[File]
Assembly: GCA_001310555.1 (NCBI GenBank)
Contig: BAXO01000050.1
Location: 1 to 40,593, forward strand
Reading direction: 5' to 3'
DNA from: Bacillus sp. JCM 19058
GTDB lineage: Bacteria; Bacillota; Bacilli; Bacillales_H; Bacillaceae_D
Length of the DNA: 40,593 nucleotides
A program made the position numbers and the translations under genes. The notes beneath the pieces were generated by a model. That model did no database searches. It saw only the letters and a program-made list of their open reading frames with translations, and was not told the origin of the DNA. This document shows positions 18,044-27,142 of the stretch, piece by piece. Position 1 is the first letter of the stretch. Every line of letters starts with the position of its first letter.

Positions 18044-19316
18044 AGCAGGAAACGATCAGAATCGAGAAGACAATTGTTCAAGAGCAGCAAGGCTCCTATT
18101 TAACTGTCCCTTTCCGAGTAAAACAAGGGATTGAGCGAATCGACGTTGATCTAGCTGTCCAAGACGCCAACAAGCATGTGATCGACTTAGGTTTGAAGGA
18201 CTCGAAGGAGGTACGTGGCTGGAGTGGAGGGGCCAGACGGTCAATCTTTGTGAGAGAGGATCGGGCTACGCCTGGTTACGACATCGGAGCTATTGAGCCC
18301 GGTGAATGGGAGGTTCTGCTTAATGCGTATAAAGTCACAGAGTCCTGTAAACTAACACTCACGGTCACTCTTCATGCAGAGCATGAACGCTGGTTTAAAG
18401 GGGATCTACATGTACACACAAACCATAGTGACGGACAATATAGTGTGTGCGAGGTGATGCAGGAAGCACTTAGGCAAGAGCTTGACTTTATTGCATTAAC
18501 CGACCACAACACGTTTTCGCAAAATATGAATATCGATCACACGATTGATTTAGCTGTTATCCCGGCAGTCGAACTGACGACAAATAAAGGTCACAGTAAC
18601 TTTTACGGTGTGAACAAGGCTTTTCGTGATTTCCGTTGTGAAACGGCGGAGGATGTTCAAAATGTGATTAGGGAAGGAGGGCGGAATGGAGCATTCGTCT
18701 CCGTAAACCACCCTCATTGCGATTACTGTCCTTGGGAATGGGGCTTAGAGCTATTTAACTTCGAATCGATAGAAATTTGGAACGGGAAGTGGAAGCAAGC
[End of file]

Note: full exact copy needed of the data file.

Assembly: GCA_001310555.1 (NCBI GenBank)
Contig: BAXO01000050.1
Location: 1 to 40,593, forward strand
Reading direction: 5' to 3'
DNA from: Bacillus sp. JCM 19058
GTDB lineage: Bacteria; Bacillota; Bacilli; Bacillales_H; Bacillaceae_D
Length of the DNA: 40,593 nucleotides
A program made the position numbers and the translations under genes. The notes beneath the pieces were generated by a model. That model did no database searches. It saw only the letters and a program-made list of their open reading frames with translations, and was not told the origin of the DNA. This document shows positions 18,044-27,142 of the stretch, piece by piece. Position 1 is the first letter of the stretch. Every line of letters starts with the position of its first letter.

Positions 18044-19316
18044 AGCAGGAAACGATCAGAATCGAGAAGACAATTGTTCAAGAGCAGCAAGGCTCCTATT
18101 TAACTGTCCCTTTCCGAGTAAAACAAGGGATTGAGCGAATCGACGTTGATCTAGCTGTCCAAGACGCCAACAAGCATGTGATCGACTTAGGTTTGAAGGA
18201 CTCGAAGGAGGTACGTGGCTGGAGTGGAGGGGCCAGACGGTCAATCTTTGTGAGAGAGGATCGGGCTACGCCTGGTTACGACATCGGAGCTATTGAGCCC
18301 GGTGAATGGGAGGTTCTGCTTAATGCGTATAAAGTCACAGAGTCCTGTAAACTAACACTCACGGTCACTCTTCATGCAGAGCATGAACGCTGGTTTAAAG
18401 GGGATCTACATGTACACACAAACCATAGTGACGGACAATATAGTGTGTGCGAGGTGATGCAGGAAGCACTTAGGCAAGAGCTTGACTTTATTGCATTAAC
18501 CGACCACAACACGTTTTCGCAAAATATGAATATCGATCACACGATTGATTTAGCTGTTATCCCGGCAGTCGAACTGACGACAAATAAAGGTCACAGTAAC
18601 TTTTACGGTGTGAACAAGGCTTTTCGTGATTTCCGTTGTGAAACGGCGGAGGATGTTCAAAATGTGATTAGGGAAGGAGGGCGGAATGGAGCATTCGTCT
18701 CCGTAAACCACCCTCATTGCGATTACTGTCCTTGGGAATGGGGCTTAGAGCTATTTAACTTCGAATCGATAGAAATTTGGAACGGGAAGTGGAAGCAAGC